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Miller Place

Suffolk Stop Bullying music video contest winners announced

A Mount Sinai Middle School student will share his original anti-bullying song with hundreds of people at Suffolk County Legislator Sarah Anker’s concert series this summer.

Jameson Wessels, a Mount Sinai eighth-grader, was named the winner of Anker’s (D-Mount Sinai) bullying awareness music video contest on Monday. Jameson and his friend Katie Gudzik created the anti-bullying video featuring the song — called “Why?” — that will be posted on the Suffolk Stop Bullying website.

First-place winner Jameson Wessels, left, poses with second-place winner Isabela Neves. Photo by Erika Karp
First-place winner Jameson Wessels, left, poses with second-place winner Isabela Neves. Photo by Erika Karp

The site, which launched last year, provides information and resources about bullying and anti-bullying efforts. Jameson also received a $500 prize from the North Shore Youth Council.

The video showcases music written and performed by Jameson and stars Katie as a victim of cyberbullying. Savannah Moore, another student, wrote the song’s lyrics.

Jameson said he hopes the music video will show others how sad bullying can make someone feel.

“I’ve been bullied in my life and I think that it’s wrong,” he said. “It happens more often than you think.”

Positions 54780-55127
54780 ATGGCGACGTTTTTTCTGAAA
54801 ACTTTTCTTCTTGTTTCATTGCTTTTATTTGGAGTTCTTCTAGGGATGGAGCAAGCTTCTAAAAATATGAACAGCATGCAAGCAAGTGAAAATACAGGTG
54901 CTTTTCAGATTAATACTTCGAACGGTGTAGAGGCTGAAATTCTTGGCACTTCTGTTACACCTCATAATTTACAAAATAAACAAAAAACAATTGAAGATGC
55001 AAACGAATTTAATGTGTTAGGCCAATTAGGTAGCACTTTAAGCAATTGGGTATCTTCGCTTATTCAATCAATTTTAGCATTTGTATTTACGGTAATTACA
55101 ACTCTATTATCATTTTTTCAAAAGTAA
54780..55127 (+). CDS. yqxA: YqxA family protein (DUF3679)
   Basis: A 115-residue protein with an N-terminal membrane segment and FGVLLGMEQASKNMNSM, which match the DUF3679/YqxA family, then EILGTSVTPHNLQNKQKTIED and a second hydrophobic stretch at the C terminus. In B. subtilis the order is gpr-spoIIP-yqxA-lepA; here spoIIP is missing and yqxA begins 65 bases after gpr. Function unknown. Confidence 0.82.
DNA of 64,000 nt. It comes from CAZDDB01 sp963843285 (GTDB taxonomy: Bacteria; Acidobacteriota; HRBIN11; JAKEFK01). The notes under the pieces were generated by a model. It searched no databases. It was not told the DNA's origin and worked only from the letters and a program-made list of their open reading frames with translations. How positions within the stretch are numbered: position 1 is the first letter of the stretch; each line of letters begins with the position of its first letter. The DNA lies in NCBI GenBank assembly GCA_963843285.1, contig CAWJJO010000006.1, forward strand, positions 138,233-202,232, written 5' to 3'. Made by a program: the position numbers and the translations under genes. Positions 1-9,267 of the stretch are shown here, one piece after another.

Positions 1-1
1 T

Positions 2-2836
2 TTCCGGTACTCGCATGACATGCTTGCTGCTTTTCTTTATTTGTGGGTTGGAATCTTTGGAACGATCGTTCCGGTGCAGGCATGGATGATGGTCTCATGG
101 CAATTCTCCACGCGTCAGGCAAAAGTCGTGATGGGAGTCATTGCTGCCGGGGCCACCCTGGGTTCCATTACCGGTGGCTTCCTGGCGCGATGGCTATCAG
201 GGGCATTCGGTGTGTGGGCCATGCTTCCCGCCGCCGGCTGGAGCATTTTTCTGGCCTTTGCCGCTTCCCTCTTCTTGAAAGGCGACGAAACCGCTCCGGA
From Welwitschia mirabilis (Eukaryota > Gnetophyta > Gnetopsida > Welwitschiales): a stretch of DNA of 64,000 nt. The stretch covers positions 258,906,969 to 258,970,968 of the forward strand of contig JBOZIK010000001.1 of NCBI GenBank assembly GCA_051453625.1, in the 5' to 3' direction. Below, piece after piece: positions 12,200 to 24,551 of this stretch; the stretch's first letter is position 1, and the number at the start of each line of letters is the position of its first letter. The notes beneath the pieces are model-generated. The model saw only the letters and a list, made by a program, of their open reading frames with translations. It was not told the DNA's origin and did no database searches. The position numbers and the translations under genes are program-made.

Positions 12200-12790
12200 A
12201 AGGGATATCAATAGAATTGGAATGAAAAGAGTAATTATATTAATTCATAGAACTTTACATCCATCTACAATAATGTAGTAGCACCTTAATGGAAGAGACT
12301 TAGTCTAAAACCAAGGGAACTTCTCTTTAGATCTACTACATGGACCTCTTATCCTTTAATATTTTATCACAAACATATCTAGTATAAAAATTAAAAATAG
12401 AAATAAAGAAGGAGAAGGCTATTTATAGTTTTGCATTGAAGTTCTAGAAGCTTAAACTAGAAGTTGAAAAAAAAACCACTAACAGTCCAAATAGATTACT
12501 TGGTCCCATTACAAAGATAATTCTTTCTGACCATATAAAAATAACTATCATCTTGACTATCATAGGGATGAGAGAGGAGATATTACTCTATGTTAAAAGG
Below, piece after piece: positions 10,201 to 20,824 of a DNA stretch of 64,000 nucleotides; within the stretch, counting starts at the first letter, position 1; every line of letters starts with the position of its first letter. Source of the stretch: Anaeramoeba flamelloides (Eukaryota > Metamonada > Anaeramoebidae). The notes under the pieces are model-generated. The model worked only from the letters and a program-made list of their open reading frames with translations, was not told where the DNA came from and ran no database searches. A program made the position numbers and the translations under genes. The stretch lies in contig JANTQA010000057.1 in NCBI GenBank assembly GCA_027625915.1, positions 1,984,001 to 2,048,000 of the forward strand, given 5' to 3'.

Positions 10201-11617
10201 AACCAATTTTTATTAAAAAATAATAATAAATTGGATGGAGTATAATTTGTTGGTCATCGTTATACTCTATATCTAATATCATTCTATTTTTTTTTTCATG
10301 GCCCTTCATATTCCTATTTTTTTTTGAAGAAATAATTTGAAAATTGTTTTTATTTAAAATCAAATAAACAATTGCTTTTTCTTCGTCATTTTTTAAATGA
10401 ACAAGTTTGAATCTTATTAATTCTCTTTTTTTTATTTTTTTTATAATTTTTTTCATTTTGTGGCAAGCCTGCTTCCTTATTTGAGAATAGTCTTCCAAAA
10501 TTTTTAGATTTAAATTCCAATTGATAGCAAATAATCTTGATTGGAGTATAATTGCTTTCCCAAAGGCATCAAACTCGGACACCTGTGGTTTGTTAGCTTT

Fellow Mount Sinai student Isabela Neves won second place for her original song, while teachers Sommer and Margie Marchand, of Marchand’s School of Dance in Miller Place, won third place for their dancers’ performance of Colbie Caillat’s “Try.”

Suffolk County Legislator Sarah Anker announces the winners of an anti-bullying music video contest on Monday. Photo by Erika Karp
Suffolk County Legislator Sarah Anker announces the winners of an anti-bullying music video contest on Monday. Photo by Erika Karp

Mike DelGuidice, lead singer of Big Shot, a Billy Joel tribute band; Anthony Mingoia, drummer of pop punk band Patent Pending; and Danny “Enjetic” Rivera, of the Asking Myself Association, an anti-bullying organization, judged the entries.

“There are so many ways to get a message across and I think one of the most important ways is through creative music, and that is why we chose this type of forum,” Anker said.

DelGuidice, a Miller Place native, said bullying affected his life and now, as a father, he sees how bullying still affects kids.

“[I] just thought we could all gather together as a community and actually put a stop to it and do our best to keep our eyes on it,” DelGuidice said.

Jameson, who has been bullied, said bullying is in every community and parents and administrators can’t push the issue aside. He added that other students must take a stand and not be just a bystander when they witness bullying, which can be a hard thing to do.

“I think I’ve gotten better at it as I’ve gotten older, but it is still something many people struggle with, including me,” he said.

Cedar Beach file photo

By Madeleine Emilia Borg

I have a very hard time saying goodbye. It becomes particularly apparent when something that has been there your whole life as a constant reminder that things are as they should be, suddenly one day is snatched away from you. Somewhere I have known that it can’t always go on this way. That this will also have to come to an end. Still, once it occurs, it is no less devastating.